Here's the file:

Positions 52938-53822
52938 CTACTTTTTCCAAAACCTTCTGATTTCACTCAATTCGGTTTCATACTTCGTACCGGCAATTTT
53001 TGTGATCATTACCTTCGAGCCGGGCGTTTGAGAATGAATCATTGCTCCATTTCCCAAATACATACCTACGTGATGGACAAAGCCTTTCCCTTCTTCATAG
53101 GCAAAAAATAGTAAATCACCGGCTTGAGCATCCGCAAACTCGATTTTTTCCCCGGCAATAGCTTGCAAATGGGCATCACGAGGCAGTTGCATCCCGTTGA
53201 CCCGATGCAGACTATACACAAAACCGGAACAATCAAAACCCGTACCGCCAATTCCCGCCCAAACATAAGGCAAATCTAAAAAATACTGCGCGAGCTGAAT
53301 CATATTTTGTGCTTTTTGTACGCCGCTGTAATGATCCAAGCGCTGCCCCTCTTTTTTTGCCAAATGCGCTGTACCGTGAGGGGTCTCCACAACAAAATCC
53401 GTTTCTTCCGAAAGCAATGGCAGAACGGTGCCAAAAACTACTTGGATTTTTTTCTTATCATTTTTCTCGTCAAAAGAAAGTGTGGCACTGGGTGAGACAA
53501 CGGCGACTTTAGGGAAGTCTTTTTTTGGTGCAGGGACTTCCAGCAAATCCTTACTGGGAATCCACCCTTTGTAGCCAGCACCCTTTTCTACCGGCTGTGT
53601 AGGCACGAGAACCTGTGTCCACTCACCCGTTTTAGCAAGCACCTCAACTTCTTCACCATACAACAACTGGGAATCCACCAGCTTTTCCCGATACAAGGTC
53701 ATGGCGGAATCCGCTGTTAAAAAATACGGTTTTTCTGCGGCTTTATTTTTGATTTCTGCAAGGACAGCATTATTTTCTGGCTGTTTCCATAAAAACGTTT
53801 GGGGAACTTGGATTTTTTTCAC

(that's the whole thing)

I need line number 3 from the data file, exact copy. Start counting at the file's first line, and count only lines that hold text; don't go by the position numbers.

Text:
53001 TGTGATCATTACCTTCGAGCCGGGCGTTTGAGAATGAATCATTGCTCCATTTCCCAAATACATACCTACGTGATGGACAAAGCCTTTCCCTTCTTCATAG